Could Conrad Murray Practice Medicine Again? You Might Be Surprised

Should his license be revoked in California after his sentencing, all is not lost for Michael Jackson's personal physician

By Josh Grossberg, Claudia Rosenbaum Nov 09, 2011 11:20 PMTags
Conrad MurrayRobyn Beck-Pool/Getty Images

Conrad Murray may be a convicted felon, but his days as a doctor aren't necessarily over—not by a long shot.

Jennifer Simoes, a spokeswoman for the Medical Board of California, tells E! News exclusively that the disgraced cardiologist—now reduced to practicing push-ups in a Los Angeles County jail after he was found guilty Monday of involuntary manslaughter in Michael Jackson's death—could apply to get his medical license reinstated.

Whether he gets any referrals, however, is another matter.

While Murray's medical license was temporarily suspended in January after the pretrial, per the spokeswoman, the medical board has not yet begun official proceedings to yank his license to practice in California. Instead, she says the Medical Board will wait until after Murray's sentencing on Nov. 29 to convene administrative hearings on the matter.

"Once the sentencing takes place, we don't have to prove he has committed a crime because he was convicted, so then we have to investigate whether this crime was substantially related to the practice of medicine," Simoes tells E! News.

Simoes adds that even though this is a high-profile case, the Medical Board will still hold its own hearing on the facts. Murray could then participate via phone (that is, if jailhouse guidelines allow) or have his attorney appear on his behalf. He could also just bypass the medical board investigation altogether and agree to surrender his license.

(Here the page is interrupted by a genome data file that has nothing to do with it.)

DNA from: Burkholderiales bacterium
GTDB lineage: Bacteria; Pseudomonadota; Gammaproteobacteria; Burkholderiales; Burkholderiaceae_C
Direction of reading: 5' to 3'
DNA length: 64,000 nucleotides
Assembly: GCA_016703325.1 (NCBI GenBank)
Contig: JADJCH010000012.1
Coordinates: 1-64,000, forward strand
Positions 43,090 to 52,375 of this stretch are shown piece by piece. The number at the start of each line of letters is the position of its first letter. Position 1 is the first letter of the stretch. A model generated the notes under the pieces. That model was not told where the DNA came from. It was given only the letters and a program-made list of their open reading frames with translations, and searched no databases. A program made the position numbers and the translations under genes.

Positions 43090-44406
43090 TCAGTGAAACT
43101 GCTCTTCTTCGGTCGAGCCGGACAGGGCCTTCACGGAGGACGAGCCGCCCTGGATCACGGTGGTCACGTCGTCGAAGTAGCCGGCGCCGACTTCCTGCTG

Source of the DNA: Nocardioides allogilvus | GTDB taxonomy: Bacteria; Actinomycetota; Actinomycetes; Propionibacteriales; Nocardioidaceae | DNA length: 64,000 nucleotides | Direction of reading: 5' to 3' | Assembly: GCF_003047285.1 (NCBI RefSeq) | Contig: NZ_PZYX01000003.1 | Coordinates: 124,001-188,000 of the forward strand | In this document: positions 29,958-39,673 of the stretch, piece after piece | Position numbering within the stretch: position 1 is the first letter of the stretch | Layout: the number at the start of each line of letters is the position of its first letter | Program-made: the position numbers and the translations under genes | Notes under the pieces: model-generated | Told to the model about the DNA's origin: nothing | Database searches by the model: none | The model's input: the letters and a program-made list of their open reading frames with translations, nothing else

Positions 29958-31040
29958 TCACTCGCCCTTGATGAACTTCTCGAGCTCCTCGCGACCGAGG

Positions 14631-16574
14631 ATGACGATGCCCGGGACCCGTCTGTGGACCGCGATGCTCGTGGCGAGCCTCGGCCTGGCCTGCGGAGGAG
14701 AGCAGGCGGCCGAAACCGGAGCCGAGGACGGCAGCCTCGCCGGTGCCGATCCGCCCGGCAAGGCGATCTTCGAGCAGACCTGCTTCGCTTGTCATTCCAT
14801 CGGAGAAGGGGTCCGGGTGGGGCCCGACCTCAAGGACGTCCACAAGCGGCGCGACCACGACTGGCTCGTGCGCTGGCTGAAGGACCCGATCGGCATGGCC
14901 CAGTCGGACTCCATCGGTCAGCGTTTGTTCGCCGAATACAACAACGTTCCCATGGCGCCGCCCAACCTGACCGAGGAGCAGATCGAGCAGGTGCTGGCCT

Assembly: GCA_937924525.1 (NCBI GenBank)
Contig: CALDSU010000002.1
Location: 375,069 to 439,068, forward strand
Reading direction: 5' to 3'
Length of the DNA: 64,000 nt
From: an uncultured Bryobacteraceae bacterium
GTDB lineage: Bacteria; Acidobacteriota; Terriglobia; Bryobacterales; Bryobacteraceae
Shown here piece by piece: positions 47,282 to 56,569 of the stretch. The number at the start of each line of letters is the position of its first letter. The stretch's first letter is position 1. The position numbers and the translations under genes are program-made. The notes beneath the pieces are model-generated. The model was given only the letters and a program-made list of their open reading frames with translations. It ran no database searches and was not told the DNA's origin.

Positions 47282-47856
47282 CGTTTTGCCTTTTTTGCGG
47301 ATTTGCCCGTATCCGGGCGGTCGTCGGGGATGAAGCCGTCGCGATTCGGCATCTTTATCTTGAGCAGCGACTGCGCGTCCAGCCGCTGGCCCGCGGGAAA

"Regardless if he is incarcerated or not, we go through our normal enforcement process—and there are a lot of outcomes that could happen," states Simoes.

According to the spokeswoman, an administrative law judge will hear the matter then issue a "proposed decision." Then the medical board will make the final call as to whether to strip Murray permanently or not.

Simoes says if the California board decides to do so than that information would be put in a national database, adding that "many states will take action based on another state."

As Murray still has an active medical license in Texas, that could certainly put a damper on things once he gets out of the joint.

But just because California decides to take away Murray's licenses, Simoes notes, there is nothing that prohibits a physician from applying for reinstatement after three years, though they "would have to prove they have rehabilitated."

Murray might have a tough go, however, as he would have to plead his case to the same California medical panel that revoked his license in the first place.

"It would be up to the board to determine whether or not they would want to do that," Simoes tells E! News. "It would have to be granted against the same board that took action against his license."